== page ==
Example of Classicism Types - Excerpt
The poem is an example of a genre represented in Latin by Ovid's Heroides.
Eloisa to Abelard by Alexander Pope
In these deep solitudes and awful cells,
Where heav'nly-pensive contemplation dwells,
And ever-musing melancholy reigns;
What means this tumult in a vestal's veins?
Why rove my thoughts beyond this last retreat?
Why feels my heart its long-forgotten heat?
Conceit Poetry Type
Definition of Conceit Poetry Type
Conceit Poetry Type is where an image or metaphor likens one thing to something else that is seemingly very different. Poets often use a far-fetched simile or metaphor in this style. An example of a conceit can be found in Shakespeare's Sonnet 18 "Shall I compare thee to a summer's day?".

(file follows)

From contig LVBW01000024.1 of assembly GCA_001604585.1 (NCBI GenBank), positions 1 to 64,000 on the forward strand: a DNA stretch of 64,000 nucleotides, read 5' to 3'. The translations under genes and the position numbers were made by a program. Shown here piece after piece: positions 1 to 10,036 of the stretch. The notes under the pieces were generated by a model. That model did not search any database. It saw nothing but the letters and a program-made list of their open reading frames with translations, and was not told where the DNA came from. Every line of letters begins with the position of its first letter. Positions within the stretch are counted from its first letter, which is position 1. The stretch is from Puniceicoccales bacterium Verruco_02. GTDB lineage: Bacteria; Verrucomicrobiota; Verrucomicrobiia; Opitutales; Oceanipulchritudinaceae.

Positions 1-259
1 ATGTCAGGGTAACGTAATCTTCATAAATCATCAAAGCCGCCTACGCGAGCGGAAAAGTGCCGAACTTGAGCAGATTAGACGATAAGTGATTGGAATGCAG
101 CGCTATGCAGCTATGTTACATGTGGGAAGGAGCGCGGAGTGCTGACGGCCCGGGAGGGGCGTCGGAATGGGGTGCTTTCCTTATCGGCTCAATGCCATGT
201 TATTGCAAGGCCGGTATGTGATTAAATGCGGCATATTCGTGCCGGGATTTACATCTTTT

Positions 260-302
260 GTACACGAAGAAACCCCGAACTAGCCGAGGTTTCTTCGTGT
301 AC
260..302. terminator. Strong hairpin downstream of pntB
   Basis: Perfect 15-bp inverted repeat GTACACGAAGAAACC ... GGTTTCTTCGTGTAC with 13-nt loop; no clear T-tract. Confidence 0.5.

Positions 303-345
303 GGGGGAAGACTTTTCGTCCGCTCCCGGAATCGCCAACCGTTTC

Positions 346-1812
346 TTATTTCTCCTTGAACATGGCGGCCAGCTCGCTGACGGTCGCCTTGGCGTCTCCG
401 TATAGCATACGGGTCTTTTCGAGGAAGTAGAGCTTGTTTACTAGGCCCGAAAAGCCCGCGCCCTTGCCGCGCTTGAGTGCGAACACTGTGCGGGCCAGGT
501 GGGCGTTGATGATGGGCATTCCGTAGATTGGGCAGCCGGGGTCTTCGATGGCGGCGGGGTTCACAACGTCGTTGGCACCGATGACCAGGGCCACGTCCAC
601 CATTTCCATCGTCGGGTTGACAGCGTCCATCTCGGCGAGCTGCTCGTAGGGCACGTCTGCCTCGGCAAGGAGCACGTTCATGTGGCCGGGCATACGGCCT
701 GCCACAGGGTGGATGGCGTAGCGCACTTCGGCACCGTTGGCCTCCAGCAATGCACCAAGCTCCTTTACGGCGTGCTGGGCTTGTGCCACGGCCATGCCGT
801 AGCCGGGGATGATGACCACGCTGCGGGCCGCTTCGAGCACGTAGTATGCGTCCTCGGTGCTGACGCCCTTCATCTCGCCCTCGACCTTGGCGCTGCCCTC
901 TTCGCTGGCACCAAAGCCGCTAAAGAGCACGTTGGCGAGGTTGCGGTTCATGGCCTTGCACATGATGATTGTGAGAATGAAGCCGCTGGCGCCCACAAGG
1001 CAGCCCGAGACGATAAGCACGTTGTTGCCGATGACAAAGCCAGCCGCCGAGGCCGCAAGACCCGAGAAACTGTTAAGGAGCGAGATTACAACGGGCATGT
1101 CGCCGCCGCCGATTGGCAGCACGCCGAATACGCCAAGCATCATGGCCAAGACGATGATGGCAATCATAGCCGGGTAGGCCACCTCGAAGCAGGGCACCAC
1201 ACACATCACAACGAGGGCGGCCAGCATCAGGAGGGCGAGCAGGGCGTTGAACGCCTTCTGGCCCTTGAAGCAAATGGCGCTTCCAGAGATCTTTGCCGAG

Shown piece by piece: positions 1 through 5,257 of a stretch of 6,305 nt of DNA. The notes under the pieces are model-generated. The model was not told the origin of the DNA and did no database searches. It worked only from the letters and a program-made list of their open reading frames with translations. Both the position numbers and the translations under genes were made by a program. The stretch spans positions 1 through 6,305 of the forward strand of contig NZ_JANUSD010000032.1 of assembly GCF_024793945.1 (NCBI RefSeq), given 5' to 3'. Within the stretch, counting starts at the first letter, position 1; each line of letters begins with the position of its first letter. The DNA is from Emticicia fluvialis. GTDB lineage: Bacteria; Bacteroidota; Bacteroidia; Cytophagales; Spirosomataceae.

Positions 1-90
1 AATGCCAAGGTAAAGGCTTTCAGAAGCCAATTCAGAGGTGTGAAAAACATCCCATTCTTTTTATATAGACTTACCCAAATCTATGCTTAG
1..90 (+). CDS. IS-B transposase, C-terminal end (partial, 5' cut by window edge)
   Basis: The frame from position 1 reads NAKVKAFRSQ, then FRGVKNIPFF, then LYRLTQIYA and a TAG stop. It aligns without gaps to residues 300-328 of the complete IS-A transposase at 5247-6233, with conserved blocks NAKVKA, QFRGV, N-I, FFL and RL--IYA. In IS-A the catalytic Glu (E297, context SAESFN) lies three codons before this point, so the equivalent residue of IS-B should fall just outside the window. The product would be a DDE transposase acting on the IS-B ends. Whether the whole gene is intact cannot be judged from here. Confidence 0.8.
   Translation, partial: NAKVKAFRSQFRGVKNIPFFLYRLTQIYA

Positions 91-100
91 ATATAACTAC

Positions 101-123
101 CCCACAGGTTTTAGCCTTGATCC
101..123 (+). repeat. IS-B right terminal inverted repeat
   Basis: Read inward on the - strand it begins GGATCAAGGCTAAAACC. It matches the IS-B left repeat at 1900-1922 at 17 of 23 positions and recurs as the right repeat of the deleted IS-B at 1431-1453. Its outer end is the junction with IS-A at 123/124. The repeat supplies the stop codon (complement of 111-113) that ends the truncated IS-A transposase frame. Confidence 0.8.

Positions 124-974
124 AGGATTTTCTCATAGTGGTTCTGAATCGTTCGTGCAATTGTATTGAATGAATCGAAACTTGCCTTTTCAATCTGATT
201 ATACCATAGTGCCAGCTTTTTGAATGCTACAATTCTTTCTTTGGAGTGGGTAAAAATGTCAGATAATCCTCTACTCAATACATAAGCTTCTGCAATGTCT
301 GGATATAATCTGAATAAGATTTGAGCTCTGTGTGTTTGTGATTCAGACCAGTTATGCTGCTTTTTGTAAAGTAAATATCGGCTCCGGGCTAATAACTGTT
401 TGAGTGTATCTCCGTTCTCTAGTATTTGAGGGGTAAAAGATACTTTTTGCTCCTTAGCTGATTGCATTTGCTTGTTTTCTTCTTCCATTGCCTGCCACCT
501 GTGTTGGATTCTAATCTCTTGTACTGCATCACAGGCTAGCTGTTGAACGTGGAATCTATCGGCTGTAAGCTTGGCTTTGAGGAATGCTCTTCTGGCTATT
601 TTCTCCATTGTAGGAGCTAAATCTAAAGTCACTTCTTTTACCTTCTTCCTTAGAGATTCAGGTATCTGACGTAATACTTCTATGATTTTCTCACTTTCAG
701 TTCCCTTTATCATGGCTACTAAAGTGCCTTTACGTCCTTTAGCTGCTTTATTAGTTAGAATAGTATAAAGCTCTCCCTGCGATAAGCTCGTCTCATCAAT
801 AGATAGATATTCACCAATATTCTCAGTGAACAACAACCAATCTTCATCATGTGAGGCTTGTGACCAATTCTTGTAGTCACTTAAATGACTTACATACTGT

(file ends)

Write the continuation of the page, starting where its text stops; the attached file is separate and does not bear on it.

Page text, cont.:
Example of Conceit Poetry Type - Excerpt
Shall I compare thee to a summer's day? By William Shakespeare
Shall I compare thee to a summer's day?
Thou art more lovely and more temperate.
Rough winds do shake the darling buds of May,
And summer's lease hath all too short a date.
Couplet Poetry Type
Definition of Couplet Poetry Type and Term
A Couplets is a Stanza of only two lines which usually rhyme. Shakespearean (also called Elizabethan and English) sonnets usually end in a couplet and are a pair of lines that are the same length and usually rhyme and form a complete thought. William Shakespeare makes use of couplets in more complex rhyme schemes
Example of Couplet Poetry Type - Excerpt
Sonnet 116 Let me not to the marriage of true minds by William Shakespeare
...Love alters not with his brief hours and weeks,
But bears it out even to the edge of doom.
If this be error and upon me proved,
I never write, nor no man ever loved.